You can find the current code on our git
As a part of the work we have started last year of providing more unified experience, Meaz have started working on themes for some of the services. At this moment we have "disrooted" Hubzilla, Lufi, Nextcloud, Roundcube (coming soon...), and we have Searx, Privatebin and ConverseJS almost there too. This is just the initial work but it opens possibilities for us not to only focus on color pallets and small design elements but also start working on general app design which will improve User eXperience. So far we are having fun doing it and we are excited to see where we can take this in the future.
Disroot has come a long way in our financial strive for independence and sustainability. Starting from the time we paid all the costs from our own pockets, through the moment when costs were finally paid by donations and to the moment when we started donating back to FLOSS software.
We decided it is time to set a new milestone on that journey. Disroot is our precious gem. We spend more time on it than we do on our day jobs (don't tell this to our bosses). While the platform grows so does the time needed for it. Our ultimate goal is to reach financial independence and focus on Disroot as our main occupation while sticking to our initial ideas behind our "business model" and not "sell out". Current situation is not sustainable and our private/family life suffers from it as the day has only 24 hours and you still need to fit enough time for sleeping and stuff (something we lack as well).
We are aware of the fact that our chosen path to achieve this very ambitious goal is not easy. We do believe that a social approach on economy - letting people decide how much they can and are willing to financially contribute to the project - is possible and can generate sustainable balance between those who can afford paying, those who are not able to pay for the services, and those who maintain the platform and get paid in return. We believe this is the right way to go further, but the road leading to that ultimate goal is far and will take long. So, we decided to take it one step at a time.
Dutch legislation allows foundations such as ours (in our case a non-profit one) to pay a small fee for volunteer work. It cannot be more than 170 euro a month or more than 1700 euro a year in total (= aprox. 140 euros a month). Seeing our financial situation allows for such payments, we decided to start a Disroot Core Team volunteer fee program. The Team is currently made of 4 people.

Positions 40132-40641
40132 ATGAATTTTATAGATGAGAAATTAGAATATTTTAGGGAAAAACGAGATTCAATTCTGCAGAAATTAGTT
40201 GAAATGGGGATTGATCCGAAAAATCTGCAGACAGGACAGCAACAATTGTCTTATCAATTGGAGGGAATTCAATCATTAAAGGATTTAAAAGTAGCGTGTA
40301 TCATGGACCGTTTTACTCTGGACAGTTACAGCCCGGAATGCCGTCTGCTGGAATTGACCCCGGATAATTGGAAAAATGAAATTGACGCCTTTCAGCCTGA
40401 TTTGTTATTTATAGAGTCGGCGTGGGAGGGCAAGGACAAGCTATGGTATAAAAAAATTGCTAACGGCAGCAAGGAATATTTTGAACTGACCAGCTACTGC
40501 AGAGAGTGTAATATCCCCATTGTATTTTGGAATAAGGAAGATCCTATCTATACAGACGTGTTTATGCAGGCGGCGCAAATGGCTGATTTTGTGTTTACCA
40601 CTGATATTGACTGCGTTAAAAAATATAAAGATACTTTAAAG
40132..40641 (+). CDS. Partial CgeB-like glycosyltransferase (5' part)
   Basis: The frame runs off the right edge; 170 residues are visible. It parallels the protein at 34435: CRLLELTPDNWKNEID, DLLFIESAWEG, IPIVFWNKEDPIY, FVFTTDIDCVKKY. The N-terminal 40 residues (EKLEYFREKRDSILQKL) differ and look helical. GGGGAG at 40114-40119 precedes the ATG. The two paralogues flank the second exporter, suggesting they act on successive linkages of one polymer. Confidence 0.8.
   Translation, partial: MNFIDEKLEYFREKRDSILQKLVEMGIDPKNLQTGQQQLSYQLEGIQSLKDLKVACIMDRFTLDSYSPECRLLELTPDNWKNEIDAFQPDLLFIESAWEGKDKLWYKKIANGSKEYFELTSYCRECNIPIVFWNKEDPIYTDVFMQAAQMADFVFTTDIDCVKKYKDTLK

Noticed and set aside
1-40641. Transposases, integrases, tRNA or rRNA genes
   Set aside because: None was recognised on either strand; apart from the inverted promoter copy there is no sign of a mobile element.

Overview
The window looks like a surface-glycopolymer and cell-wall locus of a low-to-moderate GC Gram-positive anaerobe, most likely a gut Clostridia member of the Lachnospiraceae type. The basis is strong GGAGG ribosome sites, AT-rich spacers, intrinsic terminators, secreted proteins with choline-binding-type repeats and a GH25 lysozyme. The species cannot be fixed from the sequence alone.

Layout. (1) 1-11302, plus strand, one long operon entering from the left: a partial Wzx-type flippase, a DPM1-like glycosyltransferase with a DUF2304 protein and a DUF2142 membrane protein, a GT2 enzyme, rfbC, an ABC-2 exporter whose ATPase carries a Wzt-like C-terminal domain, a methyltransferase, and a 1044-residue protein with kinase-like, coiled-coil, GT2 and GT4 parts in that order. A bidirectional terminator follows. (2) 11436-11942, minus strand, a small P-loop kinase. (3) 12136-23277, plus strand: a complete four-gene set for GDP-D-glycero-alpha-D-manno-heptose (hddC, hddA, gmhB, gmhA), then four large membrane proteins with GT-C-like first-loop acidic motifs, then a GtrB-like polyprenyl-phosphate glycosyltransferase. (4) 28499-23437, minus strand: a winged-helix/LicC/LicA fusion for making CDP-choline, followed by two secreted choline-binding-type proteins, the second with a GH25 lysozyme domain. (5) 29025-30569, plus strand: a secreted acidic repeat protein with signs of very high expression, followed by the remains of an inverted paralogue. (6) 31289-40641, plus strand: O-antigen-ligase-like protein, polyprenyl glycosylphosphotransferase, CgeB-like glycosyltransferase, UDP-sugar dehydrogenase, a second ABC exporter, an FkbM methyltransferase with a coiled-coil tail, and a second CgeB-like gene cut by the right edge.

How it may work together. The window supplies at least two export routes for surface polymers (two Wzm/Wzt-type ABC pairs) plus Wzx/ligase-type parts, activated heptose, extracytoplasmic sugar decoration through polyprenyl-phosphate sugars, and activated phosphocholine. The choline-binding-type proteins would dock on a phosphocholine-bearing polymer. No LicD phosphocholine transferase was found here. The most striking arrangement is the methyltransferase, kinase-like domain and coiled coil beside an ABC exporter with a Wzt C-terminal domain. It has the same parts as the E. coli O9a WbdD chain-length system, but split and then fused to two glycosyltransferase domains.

In addition to the costs and FLOSS donations, this year we also decided to set aside up to 400 euros per month for unexpected expenses as well as for future investments in hardware. Once the costs and expenses are covered, if there are at least 140 euros left, we could pay a volunteer fee to one of the Team members, if there are over 280 euros we could pay two volunteers and so on. As a safety net, if we fail to gather sufficient funds three months in a row, we will stop paying the volunteer/s.
We are glad to announce that we are already able to pay the fee to two of our volunteers 🎉. We will strive to keep them covered and to get others on board too. Once we get everyone onboard, there will be no force to stop us from another milestone of getting everyone on proper payroll.
We are counting on your help. It's important to realize that any amount helps. If everyone would pay 1 euro a month for the services Disroot has to offer, not only we would be able to pay all the costs, invest in better hardware, sponsor free and open source software development, but even salary to all the admins. So don't wait until you are able to pay lots of money to us, start small and lets grow together.
Think of us when you buy your favourite beverage each month in you local bar, cafe or at home and just 'buy' as a drink.
Check our donation page
2019 yearly report
Now, this went totally south this year. For some reason writing yearly report took us half a year. We are not sure what exactly happened. We could blame Coronavirus or just generally 2020 as a whole, but that is just taking a shortcut. Most likely the amount of work that has piled up and the constant chase of priorities has caused the yearly report to be pushed into the backlog abyss. Well, finally we have managed it and there it is link
We hope you like it and since it came out "slightly" too late it is a good moment to check the past year's highlights.
What is planned for second half of the year
We want to focus our work on better User experience. Fede is working hard to update all the tutorials and howtos, and is producing new ones. We will continue working on themes and UX (use experience) improvements. But mainly we will be focusing on improving the email service. We want to launch better spam protection, new webmail, mailbox encryption and better handling of custom domain and alias requests.
So unless aliens invade our planet, Earth gets swallowed by a black hole, get hit by Nibiru or any other unexpected event comes our way this year, we are looking towards busy months ahead with lots of exciting work.